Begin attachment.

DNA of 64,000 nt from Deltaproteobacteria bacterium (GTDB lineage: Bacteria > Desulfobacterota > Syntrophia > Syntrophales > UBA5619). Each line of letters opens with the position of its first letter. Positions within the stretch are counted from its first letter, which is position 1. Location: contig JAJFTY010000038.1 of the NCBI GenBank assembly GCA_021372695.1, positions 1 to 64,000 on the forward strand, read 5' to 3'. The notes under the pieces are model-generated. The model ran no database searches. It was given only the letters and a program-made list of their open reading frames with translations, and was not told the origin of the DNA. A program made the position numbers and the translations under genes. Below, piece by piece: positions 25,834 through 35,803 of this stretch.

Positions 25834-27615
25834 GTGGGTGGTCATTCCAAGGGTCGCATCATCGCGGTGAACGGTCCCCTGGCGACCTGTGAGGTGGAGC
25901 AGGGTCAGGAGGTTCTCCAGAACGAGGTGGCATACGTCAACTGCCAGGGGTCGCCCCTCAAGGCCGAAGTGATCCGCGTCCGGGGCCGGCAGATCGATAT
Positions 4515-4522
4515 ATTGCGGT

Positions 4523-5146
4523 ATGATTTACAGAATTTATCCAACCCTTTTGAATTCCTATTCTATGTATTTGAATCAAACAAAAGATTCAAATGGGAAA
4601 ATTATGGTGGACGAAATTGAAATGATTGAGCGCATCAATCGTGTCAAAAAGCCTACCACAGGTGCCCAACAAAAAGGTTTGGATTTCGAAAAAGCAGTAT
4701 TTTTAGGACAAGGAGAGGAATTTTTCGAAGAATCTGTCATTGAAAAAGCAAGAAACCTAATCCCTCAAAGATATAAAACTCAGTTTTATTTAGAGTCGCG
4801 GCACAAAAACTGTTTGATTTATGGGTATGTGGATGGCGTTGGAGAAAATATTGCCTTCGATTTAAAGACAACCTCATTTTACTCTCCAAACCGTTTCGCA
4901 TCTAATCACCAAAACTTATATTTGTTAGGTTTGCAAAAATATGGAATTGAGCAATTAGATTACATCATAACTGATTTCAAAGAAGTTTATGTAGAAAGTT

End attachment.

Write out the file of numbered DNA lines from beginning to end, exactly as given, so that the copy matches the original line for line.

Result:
DNA of 64,000 nt from Deltaproteobacteria bacterium (GTDB lineage: Bacteria > Desulfobacterota > Syntrophia > Syntrophales > UBA5619). Each line of letters opens with the position of its first letter. Positions within the stretch are counted from its first letter, which is position 1. Location: contig JAJFTY010000038.1 of the NCBI GenBank assembly GCA_021372695.1, positions 1 to 64,000 on the forward strand, read 5' to 3'. The notes under the pieces are model-generated. The model ran no database searches. It was given only the letters and a program-made list of their open reading frames with translations, and was not told the origin of the DNA. A program made the position numbers and the translations under genes. Below, piece by piece: positions 25,834 through 35,803 of this stretch.

Positions 25834-27615
25834 GTGGGTGGTCATTCCAAGGGTCGCATCATCGCGGTGAACGGTCCCCTGGCGACCTGTGAGGTGGAGC
25901 AGGGTCAGGAGGTTCTCCAGAACGAGGTGGCATACGTCAACTGCCAGGGGTCGCCCCTCAAGGCCGAAGTGATCCGCGTCCGGGGCCGGCAGATCGATAT
Positions 4515-4522
4515 ATTGCGGT

Positions 4523-5146
4523 ATGATTTACAGAATTTATCCAACCCTTTTGAATTCCTATTCTATGTATTTGAATCAAACAAAAGATTCAAATGGGAAA
4601 ATTATGGTGGACGAAATTGAAATGATTGAGCGCATCAATCGTGTCAAAAAGCCTACCACAGGTGCCCAACAAAAAGGTTTGGATTTCGAAAAAGCAGTAT
4701 TTTTAGGACAAGGAGAGGAATTTTTCGAAGAATCTGTCATTGAAAAAGCAAGAAACCTAATCCCTCAAAGATATAAAACTCAGTTTTATTTAGAGTCGCG
4801 GCACAAAAACTGTTTGATTTATGGGTATGTGGATGGCGTTGGAGAAAATATTGCCTTCGATTTAAAGACAACCTCATTTTACTCTCCAAACCGTTTCGCA
4901 TCTAATCACCAAAACTTATATTTGTTAGGTTTGCAAAAATATGGAATTGAGCAATTAGATTACATCATAACTGATTTCAAAGAAGTTTATGTAGAAAGTT